Q2 2015 U.S. Banking Review: Total Deposits

7 September, 2015 (16:10) | Blog | By: admin

Opinions expressed by Forbes Contributors are their own.

Trefis Team, CONTRIBUTOR

Data compiled by the Federal Reserve shows that the total deposit base of all U.S. commercial banks is currently at a record high figure of $10.9 trillion. While this is more than double the $5 trillion in total deposits reported in late 2004, a bulk of the growth has come since 2010 – something that can be attributed to the prevalent low interest rate environment. This is because the record-low interest level has led individual as well as institutional investors to shift a bulk of their liquid assets into interest-bearing deposits due to the lack of many lucrative investment options – a phenomenon that in turn has hurt net interest margins for U.S. banks considerably.

In this article we detail the changes in deposits at the country’s four largest banks – JPMorgan ChaseBank of AmericaCitigroup and Wells Fargo – over the years.

The following table shows the average quarterly value of all deposits held by these four banks over the last ten quarters. The data has been compiled using figures reported by individual banks as part of their quarterly announcements and includes both interest-bearing and non-interest-bearing deposits.

(in $ billions)

Q1’13 Q2’13 Q3’13 Q4’13 Q1’14 Q2’14 Q3’14 Q4’14 Q1’15 Q2’15
JPMorgan 1,143.8 1,173.6 1,196.7 1,241.3 1,244.3 1,244.0 1,269.7 1,298.6 1,336.5 1,299.1
Wells Fargo 986.2 1,009.8 1,025.6 1,060.4 1,077.3 1,101.5 1,127.0 1,149.8 1,174.8 1,185.3
Bank of America 1,075.3 1,080.0 1,090.6 1,112.7 1,118.2 1,128.6 1,127.5 1,122.5 1,130.7 1,146.8
Citigroup 920.4 924.5 922.1 956.4 957.4 959.5 954.2 938.7 899.5

906.4

One thing that stands out from the table above is the sheer size of the deposit base for these four banks. At the end of Q2 2015, these banks had more than $4.5 trillion in deposits among them – which is more than 40% of the total deposits for all U.S. commercial banks. The fact that the total size of deposits for the fifth largest commercial bank – U.S.Bancorp – is just $286 billion should give a clear idea of how large these financial institutions are compared to other banks in the country.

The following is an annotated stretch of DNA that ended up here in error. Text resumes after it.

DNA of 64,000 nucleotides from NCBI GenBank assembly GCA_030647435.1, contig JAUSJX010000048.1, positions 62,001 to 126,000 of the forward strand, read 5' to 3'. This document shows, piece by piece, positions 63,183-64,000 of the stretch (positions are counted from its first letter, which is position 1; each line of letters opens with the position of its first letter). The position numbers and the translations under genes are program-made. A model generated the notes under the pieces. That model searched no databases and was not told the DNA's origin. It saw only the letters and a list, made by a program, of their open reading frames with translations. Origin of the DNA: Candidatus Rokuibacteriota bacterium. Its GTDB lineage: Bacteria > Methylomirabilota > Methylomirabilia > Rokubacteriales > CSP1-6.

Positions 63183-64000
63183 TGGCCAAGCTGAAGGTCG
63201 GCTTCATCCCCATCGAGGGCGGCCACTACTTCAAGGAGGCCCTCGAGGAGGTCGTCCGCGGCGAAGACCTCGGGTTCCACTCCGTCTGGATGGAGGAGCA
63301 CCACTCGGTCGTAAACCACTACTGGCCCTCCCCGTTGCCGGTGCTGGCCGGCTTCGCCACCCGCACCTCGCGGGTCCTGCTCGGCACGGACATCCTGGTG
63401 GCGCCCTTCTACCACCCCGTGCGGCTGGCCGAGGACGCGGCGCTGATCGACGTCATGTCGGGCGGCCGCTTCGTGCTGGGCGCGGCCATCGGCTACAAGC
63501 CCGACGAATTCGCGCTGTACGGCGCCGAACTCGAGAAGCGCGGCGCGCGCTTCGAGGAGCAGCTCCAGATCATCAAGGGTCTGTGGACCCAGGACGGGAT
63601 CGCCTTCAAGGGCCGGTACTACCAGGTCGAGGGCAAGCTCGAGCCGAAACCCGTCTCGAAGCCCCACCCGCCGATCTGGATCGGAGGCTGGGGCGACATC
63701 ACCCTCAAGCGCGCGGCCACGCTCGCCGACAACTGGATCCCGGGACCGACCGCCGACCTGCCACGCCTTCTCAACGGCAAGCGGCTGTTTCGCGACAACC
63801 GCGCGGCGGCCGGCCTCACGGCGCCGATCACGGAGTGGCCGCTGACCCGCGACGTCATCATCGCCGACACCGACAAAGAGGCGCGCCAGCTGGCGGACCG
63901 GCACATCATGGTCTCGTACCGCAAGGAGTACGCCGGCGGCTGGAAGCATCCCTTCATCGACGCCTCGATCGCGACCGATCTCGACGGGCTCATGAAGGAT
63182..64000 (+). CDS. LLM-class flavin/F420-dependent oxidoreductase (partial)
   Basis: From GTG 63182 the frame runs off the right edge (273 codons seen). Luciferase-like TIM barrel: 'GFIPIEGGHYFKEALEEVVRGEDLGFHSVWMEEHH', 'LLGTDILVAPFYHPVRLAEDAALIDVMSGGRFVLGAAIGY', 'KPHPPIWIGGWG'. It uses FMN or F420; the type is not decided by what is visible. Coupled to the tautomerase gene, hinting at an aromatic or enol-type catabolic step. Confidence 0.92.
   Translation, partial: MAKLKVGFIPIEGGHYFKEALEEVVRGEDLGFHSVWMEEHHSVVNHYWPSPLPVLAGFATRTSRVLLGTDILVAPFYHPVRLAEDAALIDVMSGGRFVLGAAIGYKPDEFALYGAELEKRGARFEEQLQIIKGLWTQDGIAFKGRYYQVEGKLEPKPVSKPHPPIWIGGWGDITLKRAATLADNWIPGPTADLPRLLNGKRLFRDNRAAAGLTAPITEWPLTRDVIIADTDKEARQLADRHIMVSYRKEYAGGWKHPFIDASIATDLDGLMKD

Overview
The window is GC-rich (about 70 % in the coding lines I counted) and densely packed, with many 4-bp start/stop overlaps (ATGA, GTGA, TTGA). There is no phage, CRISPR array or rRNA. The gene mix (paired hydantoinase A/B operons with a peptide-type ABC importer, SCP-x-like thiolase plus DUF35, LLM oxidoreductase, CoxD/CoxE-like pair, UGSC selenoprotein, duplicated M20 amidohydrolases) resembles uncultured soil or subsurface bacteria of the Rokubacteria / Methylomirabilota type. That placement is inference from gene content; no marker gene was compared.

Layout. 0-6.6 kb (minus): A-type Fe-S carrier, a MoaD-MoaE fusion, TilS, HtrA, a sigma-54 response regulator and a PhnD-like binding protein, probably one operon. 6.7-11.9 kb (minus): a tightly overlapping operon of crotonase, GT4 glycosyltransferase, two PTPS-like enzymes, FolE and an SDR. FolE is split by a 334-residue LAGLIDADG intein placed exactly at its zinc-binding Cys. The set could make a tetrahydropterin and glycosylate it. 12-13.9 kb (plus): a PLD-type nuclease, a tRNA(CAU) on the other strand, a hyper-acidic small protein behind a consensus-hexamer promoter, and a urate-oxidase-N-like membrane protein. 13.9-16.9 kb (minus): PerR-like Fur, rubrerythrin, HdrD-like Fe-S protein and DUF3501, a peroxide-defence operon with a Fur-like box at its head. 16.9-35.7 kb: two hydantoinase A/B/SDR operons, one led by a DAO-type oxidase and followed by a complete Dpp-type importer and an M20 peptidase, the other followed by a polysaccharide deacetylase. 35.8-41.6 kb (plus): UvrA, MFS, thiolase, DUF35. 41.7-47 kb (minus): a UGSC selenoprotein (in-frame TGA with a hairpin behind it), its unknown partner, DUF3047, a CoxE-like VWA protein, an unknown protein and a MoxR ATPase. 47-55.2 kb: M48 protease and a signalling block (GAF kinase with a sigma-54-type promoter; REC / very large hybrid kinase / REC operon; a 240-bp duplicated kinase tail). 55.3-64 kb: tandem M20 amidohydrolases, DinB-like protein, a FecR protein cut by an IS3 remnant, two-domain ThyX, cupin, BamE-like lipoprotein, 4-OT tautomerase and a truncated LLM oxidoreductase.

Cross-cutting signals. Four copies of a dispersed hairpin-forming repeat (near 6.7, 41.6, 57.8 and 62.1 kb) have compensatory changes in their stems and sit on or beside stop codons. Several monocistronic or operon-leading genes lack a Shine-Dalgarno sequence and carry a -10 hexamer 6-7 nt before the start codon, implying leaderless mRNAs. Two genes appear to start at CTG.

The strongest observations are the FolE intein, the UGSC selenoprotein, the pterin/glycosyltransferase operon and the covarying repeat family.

That said, it should be noted that these banks do not operate exclusively in the U.S., and have a considerable retail banking presence outside the country. The table below classifies the total deposits for each of these banks at the end of Q2 2015 on the basis of geography.

(in $ billion)

U.S. Deposits Non-U.S. Deposits Total Deposits U.S.: Non-U.S. Ratio

JPMorgan

1,043.5 243.8 1,287.3 81:19

Wells Fargo

1,084.0 101.8 1,185.8

91:09

Bank of America

1,080.3 69.3 1,149.6

94:06

Citigroup 404.0 504.1 908.0

44:56

Total 3,611.8 919.0 4,530.8

80:20

Citigroup stands out here, as the globally diversified banking group held just 44% of its total deposits in the U.S. In comparison, deposits in the U.S. account for 94% and 91% of the deposit base for Bank of America and Wells Fargo, respectively. Non-U.S. deposits account for 19% of JPMorgan’s total deposits. Notably, deposits from U.S. operations for these banks add up to more than $3.6 trillion – nearly one-third of the total deposits held by all U.S. commercial banks.

While deposits across U.S. commercial banks have seen a sharp increase over recent years, we don’t expect that growth rate to sustain over the long run. As we pointed out, one of the primary reasons for the high growth rate since 2010 has been the Fed’s decision to maintain interest rates at record low levels. With the Fed likely to hike interest rates early next year, the interest rate environment can be expected to improve over subsequent quarters. This will open up better investment options for individuals as well as institutions – which will drastically reduce the deposit growth rate.

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